On August 9th, 2012, U.S. Senator Kirsten Gillibrand visited Penn Yan, N.Y. to announce new legislation regarding invasive species which will greatly assist those who work daily to prevent the introduction, spread, and establishment of invasive species into our delicate ecosystems. Representatives from the Finger Lakes Institute’s Watercraft Steward Program were present for the speech, which took place at Indian Pines Park on the shore Keuka Lake, to learn of the exciting news and to show support for the effort. Also present were Lynn Thurston, chair of the Finger Lakes Regional Watershed Alliance;Chuck O’Neill, coordinator of invasive species programs for Cornell Cooperative Extension; representatives from several lake associations; and many other concerned citizens. Both Thurston and O’Neill spoke to regional invasive species issues and actions following the legislative announcement.
Senator Gillibrand announced a three-part plan which targets key issues and will be a powerful force in combating invasive species on all fronts as the fight continues. The first part addresses Harmful Algal Bloom concerns. Blue – green alga, a type of Harmful Algal Bloom, is unfortunately common in areas of Sodus Bay and has been reported to cause neurological problems in pets and humans. Because little is known about the algal blooms other than that they do pose a high risk to human health, Gillibrand is sponsoring the Harmful Algal Blooms and Hypoxia Control Amendment Act, which will require the development of a national strategy for dealing with the algal blooms.
Second in Gillibrand’s plan is a response to the current and urgent threat of Asian Carp moving towards the Great Lakes. The presence of these large fish in the Great Lakes could potentially eliminate several species of native fish, simultaneously blowing a hole through the multi-billion dollar Great Lakes fishing industry. Senator Gillibrand is calling on the Army Corps of Engineers to complete a study on preventing this spread of Asian Carp by October. A potential option mentioned by Gillibrand involves a physical barrier separating Chicago waterways from Lake Michigan.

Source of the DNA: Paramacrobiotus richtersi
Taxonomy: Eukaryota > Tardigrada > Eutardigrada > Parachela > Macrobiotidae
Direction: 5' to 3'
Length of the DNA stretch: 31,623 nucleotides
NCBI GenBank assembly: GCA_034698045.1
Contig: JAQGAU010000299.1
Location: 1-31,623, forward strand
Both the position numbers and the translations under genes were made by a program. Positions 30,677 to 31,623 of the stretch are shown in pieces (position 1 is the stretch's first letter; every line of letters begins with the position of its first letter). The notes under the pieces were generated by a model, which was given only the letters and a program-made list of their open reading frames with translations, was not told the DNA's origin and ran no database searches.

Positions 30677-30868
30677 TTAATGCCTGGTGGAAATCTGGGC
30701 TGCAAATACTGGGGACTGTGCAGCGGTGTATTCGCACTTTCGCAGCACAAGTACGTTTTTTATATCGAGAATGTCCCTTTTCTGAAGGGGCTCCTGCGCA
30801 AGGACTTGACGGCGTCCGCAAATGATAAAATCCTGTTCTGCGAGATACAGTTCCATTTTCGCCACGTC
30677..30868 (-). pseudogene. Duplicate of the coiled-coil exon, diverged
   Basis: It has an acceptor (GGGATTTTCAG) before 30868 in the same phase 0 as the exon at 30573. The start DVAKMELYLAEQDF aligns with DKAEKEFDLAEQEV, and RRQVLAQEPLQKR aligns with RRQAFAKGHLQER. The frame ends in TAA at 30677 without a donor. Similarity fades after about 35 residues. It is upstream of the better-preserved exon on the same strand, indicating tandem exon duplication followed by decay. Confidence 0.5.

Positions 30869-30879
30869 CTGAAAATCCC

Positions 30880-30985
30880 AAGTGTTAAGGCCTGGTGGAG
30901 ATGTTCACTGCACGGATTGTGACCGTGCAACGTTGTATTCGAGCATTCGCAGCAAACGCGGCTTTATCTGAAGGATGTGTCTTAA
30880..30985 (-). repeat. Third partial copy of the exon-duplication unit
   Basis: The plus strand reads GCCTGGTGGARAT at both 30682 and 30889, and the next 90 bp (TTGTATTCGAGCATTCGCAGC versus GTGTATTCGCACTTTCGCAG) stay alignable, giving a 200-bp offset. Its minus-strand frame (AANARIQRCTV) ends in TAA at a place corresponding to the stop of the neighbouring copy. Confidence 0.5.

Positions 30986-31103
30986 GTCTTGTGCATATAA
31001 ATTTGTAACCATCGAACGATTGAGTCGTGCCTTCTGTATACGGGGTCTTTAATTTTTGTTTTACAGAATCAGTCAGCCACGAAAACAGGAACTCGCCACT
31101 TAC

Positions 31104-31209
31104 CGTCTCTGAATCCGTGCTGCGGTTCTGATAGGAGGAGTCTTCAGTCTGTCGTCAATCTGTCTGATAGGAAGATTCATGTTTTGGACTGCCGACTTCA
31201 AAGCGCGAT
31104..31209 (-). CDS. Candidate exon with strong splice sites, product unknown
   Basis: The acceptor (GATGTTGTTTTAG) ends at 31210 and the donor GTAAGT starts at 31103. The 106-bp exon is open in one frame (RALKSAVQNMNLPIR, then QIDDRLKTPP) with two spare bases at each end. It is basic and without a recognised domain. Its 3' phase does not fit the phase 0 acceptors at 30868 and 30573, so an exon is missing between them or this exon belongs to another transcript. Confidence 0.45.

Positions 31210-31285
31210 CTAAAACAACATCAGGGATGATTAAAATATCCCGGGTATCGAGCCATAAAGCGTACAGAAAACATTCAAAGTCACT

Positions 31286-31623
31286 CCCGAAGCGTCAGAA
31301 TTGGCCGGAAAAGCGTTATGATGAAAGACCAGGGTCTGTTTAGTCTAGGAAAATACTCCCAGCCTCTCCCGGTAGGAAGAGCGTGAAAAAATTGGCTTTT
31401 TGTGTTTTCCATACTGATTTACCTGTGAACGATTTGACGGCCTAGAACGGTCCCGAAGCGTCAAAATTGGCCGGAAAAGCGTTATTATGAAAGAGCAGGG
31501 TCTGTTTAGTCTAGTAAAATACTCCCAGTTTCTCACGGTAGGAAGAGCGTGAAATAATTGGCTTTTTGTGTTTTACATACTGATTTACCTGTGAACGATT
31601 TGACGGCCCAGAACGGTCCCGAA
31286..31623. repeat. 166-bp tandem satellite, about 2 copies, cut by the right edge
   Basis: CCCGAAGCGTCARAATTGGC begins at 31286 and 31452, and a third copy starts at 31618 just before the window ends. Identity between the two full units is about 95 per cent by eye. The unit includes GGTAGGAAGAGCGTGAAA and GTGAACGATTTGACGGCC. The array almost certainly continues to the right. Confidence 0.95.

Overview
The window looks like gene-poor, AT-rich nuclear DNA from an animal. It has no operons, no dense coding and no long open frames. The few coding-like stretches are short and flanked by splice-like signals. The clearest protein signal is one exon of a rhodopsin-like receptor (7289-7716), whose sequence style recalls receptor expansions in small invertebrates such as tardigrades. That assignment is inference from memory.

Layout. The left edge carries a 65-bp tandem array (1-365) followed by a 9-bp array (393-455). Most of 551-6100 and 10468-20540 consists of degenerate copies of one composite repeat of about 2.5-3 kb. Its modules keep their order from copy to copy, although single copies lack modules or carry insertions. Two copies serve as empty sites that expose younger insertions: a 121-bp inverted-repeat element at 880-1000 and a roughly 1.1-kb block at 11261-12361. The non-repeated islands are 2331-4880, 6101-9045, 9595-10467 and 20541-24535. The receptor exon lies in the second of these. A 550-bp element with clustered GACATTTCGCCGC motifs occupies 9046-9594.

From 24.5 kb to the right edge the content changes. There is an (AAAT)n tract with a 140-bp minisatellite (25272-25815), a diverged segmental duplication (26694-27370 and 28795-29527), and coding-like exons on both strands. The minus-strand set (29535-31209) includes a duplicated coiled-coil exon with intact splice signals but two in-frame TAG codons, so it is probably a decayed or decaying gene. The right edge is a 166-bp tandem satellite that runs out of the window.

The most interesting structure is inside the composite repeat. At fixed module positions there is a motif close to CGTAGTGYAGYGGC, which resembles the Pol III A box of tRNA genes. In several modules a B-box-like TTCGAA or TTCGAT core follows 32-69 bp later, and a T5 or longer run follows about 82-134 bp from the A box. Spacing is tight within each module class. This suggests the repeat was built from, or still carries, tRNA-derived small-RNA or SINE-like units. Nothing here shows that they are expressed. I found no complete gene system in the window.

The third and final aspect of Gillibrand’s plan, and possibly the most important, is to provide the U.S. Fish and Wildlife Service with greater capabilities to prevent the entry of invasive species into the U.S. This will be accomplished by requiring the establishment of an “injurious-species listing process.” This type of listing will provide invasive species-related authorities with a more clear reference for enforcement purposes. Additionally, the new listing process will be useful in the future reporting and research of invasive species
Senator Gillibrand’s specific attention to invasive species efforts is a victory in itself and a step in the right direction towards more effective legislative tools. In supporting and enacting this legislation, Senator Gillibrand is supporting the continued use of our precious lakes, the economies supported by lake use, and a healthy environment.
Take a look at this Finger Lakes Times article by Jim Miller (published 8/10/12) which provides further detail on Senator Gillibrand’s visit to Penn Yan.
Photos by Sarah Meyer